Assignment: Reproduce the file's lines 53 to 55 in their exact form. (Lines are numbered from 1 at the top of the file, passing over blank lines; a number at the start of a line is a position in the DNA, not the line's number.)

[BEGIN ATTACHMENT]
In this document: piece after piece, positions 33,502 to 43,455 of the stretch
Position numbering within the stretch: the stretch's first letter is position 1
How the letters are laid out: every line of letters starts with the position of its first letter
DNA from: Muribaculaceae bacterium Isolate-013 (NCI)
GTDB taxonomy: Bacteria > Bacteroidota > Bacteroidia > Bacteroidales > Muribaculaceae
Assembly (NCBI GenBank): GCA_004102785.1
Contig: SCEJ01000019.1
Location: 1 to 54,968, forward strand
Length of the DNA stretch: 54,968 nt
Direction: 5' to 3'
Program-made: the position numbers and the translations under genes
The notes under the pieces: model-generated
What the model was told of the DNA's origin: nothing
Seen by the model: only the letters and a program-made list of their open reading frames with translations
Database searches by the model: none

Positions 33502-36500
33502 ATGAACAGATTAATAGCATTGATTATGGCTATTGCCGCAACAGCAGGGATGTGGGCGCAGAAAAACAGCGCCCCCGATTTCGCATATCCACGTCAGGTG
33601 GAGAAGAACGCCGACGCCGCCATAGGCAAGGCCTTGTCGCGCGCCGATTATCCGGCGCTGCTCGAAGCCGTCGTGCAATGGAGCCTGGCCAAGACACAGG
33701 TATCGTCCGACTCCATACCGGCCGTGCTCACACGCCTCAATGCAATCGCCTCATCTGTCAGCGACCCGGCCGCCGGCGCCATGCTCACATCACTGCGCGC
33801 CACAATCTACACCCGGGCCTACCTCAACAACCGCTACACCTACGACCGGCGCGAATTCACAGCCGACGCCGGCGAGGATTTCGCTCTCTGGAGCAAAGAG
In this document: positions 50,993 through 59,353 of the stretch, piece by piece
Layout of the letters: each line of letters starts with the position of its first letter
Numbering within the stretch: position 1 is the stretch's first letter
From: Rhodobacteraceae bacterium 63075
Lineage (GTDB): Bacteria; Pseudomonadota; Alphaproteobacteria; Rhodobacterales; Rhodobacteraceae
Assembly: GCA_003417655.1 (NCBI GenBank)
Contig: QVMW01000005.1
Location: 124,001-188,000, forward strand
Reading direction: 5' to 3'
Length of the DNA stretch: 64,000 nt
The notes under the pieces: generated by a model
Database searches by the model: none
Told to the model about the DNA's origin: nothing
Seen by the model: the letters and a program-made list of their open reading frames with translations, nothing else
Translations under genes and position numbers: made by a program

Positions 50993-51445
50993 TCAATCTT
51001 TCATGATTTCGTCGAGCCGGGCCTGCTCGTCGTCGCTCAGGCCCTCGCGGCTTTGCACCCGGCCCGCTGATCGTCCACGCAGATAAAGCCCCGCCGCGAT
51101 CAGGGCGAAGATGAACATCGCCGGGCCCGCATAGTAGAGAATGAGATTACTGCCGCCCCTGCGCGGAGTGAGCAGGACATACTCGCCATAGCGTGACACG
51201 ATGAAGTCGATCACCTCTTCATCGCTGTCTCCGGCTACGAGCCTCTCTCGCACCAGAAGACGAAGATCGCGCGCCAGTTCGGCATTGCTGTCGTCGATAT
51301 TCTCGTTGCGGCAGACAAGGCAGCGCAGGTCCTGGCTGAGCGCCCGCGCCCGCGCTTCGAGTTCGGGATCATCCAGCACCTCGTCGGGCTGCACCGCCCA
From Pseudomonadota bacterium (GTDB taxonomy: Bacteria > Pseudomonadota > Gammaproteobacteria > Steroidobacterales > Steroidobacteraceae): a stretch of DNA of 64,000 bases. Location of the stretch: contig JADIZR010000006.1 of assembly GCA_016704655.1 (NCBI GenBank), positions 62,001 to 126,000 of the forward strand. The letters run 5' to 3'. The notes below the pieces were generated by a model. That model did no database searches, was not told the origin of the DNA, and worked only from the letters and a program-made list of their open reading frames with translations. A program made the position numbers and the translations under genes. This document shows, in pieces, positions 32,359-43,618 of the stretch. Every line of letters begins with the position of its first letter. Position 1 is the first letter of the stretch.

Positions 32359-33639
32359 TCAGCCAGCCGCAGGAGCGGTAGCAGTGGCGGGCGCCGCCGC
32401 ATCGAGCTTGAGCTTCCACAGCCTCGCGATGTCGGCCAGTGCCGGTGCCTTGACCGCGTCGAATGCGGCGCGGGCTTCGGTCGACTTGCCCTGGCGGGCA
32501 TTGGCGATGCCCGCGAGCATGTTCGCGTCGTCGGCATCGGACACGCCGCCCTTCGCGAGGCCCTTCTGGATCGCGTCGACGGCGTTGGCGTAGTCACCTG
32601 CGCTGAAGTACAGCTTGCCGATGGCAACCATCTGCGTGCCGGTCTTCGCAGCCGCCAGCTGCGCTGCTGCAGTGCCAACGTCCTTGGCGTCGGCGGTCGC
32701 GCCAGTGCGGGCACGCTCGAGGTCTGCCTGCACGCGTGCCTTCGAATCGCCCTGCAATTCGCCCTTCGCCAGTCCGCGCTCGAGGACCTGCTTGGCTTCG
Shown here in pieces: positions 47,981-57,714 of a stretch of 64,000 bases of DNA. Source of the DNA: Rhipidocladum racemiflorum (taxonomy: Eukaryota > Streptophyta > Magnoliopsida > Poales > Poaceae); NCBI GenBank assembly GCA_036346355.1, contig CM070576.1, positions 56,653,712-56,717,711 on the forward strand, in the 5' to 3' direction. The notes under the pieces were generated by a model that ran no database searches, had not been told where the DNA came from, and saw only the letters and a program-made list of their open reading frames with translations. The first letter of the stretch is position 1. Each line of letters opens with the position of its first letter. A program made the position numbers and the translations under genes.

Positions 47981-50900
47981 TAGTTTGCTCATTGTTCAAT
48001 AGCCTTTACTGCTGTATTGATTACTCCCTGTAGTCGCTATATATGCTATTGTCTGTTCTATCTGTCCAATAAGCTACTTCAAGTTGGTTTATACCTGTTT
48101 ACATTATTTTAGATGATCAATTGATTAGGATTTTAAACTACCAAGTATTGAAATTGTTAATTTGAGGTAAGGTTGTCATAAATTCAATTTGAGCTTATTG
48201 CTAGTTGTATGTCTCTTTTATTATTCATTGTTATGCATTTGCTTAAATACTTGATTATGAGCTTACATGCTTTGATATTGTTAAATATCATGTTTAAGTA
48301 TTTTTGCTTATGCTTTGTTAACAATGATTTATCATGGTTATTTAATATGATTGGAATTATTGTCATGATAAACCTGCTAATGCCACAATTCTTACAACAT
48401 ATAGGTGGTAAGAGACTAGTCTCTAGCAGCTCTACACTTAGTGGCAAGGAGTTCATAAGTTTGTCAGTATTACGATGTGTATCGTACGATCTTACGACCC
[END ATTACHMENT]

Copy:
48101 ACATTATTTTAGATGATCAATTGATTAGGATTTTAAACTACCAAGTATTGAAATTGTTAATTTGAGGTAAGGTTGTCATAAATTCAATTTGAGCTTATTG
48201 CTAGTTGTATGTCTCTTTTATTATTCATTGTTATGCATTTGCTTAAATACTTGATTATGAGCTTACATGCTTTGATATTGTTAAATATCATGTTTAAGTA
48301 TTTTTGCTTATGCTTTGTTAACAATGATTTATCATGGTTATTTAATATGATTGGAATTATTGTCATGATAAACCTGCTAATGCCACAATTCTTACAACAT